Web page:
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How Named Entity Recognition Connects the Dots for Law Enforcement and Intelligence

By Tina Lieu

Entity recognition helps link persons and organizations to the agency knowledge base

The unknown “unknowns” keep law enforcement and intelligence professionals awake at night. They worry about unknown key actors and the connections between seemingly unrelated cases. If known, the connections would reveal a larger view and possibly a faster, better way to tackle the case. To meet this challenge, named entity recognition (also called entity extraction) links people, organizations, and places found in data to entries in a common investigative knowledge base. This is how AI can reveal the unknowns.

Consider this hypothetical scenario. Law enforcement officer Abel is tracking a suspected drug dealer, Grimp Arana, who is an Empire State University sophomore majoring in chemistry and affiliated with a rock climbing club. Meanwhile, intelligence analyst Bert is tracking a foreign intelligence officer in New York City, code name Arachnid, who only appears at night, but has been seen taking photos of “homeland-security sensitive areas" and hanging around the municipal water department.

Abel and Bert share a cross-agency knowledge base where they store information about Grimp Arana and Arachnid: Where do they frequent? Where and when are they traveling? Who do they meet?

What if officer Abel and analyst Bert realized their investigations were connected when the knowledge base recognized that the profiles and movements of Grimp Arana and Arachnid were very similar, and they were most likely the same person?

This scenario is not wishful thinking. Finding links between disparate investigations is what we at Babel Street mean when we say “connecting the dots.” These connections are possible through shared knowledge bases that leverage named entity recognition.

The latest release of Rosette® by Babel Street refreshed the Wikidata that is the default named entity recognition and linking knowledge base enabling Rosette to tell entities with the same name apart. (See sidebar for details.)

How named entity recognition distinguishes between entities with the same name

When Rosette extracts the names of people, places, and organizations from text data streams – such as message traffic, news, and social media – it uses a knowledge base (such as Wikidata to link names to entries in the knowledge base. In this way, Rosette can distinguish between entities sharing the same name. Rosette compares the document context of each name with possible matching knowledge base entries. For a person, the context might be date of birth, place of residence, education, and career-related terms.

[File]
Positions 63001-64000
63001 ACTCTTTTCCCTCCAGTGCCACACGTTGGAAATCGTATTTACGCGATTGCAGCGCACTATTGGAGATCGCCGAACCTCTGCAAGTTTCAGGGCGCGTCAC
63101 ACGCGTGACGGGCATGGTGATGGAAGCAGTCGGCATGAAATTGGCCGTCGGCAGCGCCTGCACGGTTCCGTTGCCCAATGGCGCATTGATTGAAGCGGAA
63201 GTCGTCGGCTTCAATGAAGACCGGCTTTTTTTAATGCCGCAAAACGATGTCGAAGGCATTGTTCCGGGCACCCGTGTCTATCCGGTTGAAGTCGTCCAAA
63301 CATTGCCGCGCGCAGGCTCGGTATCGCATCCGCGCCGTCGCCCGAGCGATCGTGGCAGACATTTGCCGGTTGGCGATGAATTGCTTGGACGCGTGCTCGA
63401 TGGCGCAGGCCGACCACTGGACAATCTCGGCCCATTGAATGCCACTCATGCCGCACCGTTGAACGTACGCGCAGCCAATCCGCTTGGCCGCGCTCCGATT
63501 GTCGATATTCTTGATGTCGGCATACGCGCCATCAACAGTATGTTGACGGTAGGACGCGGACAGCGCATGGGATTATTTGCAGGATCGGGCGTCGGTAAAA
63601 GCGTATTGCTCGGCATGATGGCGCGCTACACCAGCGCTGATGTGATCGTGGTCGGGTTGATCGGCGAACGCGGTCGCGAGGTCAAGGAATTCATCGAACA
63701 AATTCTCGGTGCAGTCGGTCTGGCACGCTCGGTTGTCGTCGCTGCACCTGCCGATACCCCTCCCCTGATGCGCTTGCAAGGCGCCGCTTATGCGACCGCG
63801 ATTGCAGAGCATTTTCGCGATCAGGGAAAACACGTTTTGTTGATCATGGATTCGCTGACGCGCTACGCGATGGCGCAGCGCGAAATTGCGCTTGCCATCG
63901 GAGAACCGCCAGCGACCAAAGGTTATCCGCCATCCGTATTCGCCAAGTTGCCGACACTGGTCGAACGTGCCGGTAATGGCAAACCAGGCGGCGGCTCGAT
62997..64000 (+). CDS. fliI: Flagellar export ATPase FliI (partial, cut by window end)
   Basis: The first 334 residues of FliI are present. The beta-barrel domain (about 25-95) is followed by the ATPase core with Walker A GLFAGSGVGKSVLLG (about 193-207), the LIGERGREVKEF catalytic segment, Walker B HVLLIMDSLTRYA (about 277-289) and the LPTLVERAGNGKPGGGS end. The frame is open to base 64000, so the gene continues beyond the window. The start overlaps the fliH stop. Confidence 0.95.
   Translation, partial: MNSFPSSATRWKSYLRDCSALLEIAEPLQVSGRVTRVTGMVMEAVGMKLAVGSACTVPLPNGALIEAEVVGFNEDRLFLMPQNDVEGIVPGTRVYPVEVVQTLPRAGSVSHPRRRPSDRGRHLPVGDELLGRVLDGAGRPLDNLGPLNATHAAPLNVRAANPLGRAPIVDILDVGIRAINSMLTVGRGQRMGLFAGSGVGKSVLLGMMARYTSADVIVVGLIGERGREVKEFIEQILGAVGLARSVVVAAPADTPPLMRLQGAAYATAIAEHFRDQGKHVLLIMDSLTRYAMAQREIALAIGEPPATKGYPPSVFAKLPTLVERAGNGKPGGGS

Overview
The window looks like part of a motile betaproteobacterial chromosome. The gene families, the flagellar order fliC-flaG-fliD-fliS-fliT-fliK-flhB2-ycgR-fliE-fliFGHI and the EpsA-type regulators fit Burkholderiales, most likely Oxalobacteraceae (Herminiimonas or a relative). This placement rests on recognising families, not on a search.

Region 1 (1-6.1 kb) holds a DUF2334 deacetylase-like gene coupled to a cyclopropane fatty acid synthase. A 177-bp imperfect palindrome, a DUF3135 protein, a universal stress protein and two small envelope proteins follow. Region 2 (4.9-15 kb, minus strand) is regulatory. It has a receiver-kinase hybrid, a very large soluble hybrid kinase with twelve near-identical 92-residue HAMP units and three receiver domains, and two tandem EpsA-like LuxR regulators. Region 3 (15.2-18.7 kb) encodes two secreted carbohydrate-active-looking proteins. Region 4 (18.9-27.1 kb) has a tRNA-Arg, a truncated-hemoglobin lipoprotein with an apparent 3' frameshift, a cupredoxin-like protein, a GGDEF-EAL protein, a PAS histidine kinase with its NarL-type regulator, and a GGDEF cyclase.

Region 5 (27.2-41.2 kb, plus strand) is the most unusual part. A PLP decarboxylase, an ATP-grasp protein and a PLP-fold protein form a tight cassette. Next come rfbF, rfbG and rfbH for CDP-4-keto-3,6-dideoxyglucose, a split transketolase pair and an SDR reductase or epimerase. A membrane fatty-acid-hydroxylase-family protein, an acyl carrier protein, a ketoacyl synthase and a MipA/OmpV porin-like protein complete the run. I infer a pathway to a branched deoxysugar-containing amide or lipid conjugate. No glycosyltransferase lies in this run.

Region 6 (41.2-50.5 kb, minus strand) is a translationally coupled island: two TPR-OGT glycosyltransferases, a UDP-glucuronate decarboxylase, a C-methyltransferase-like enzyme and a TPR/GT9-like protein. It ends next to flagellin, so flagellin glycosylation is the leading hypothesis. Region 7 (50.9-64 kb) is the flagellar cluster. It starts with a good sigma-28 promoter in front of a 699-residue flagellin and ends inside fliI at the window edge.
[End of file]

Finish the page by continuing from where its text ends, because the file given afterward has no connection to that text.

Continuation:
For example, the name “Michael Collins” can refer to an astronaut of the Apollo 11 moonwalk mission or a leader in the early 20th century struggle for Irish independence.

Entity disambiguation through entity linking

Because Rome and the United States Military Academy are associated with the astronaut in the knowledge base, Rosette named entity recognition correctly links the mention of “Michael Collins” in the article to the astronaut, not the Irish leader.

Entity linking preserves institutional knowledge, increases analyst efficiency

Wikidata works well as a catch-all of people and organizations that might show up in the news, but the real value of Rosette is in extracting names of entities from data streams — such as message traffic, case files, finished products, and news articles — and linking them to an agency’s own knowledge base, like that of officer Abel and analyst Bert in our example.

Suppose that officer Abel is a rookie. For six months he trained with retiring 30-year-veteran Candace, who has been diligently updating the knowledge base with what she knows about people and organizations of interest. Abel and his colleagues can draw upon that knowledge and accelerate their work.

How can named entity recognition speed up investigations? Finding the connection between different people (Grimp Arana and Arachnid) and organizations that share similar context is just one way. Another is pushing relevant information to the officer/analyst as they work.

Imagine that analyst Bert is reviewing incoming message traffic. What if every document he looked at highlighted which entities were in the agency knowledge base? What if hovering over a name popped up that entity’s card from the knowledge base?

This information push is a significant boost in Bert’s productivity in that:

  1. It saves Bert the time of stopping to search the knowledge base for every entity mentioned.
  2. Bert avoids the context switch that may break his train of thought.
  3. Bert will quickly know whether the entity is a high-priority, known entity of interest.

Furthermore, knowing that entity is of interest would immediately make anyone associated with it an interesting avenue to pursue.

Last words on entity recognition

By leveraging the tireless power of named entity recognition and linking to user-specified knowledge bases, analysts and investigators can spend less time sifting through data and more time collecting information and pursuing new avenues of investigation. AI-assisted realization that two investigations are connected by a common entity – seen through different investigative views – is incredibly powerful. The amount of data being generated by investigations, social media, and the 24x7 news cycles is too much for a human mind to grasp. AI doesn’t yet have the instinct of an experienced investigator to decide which trail will be most fruitful to follow, but it can show humans the map.

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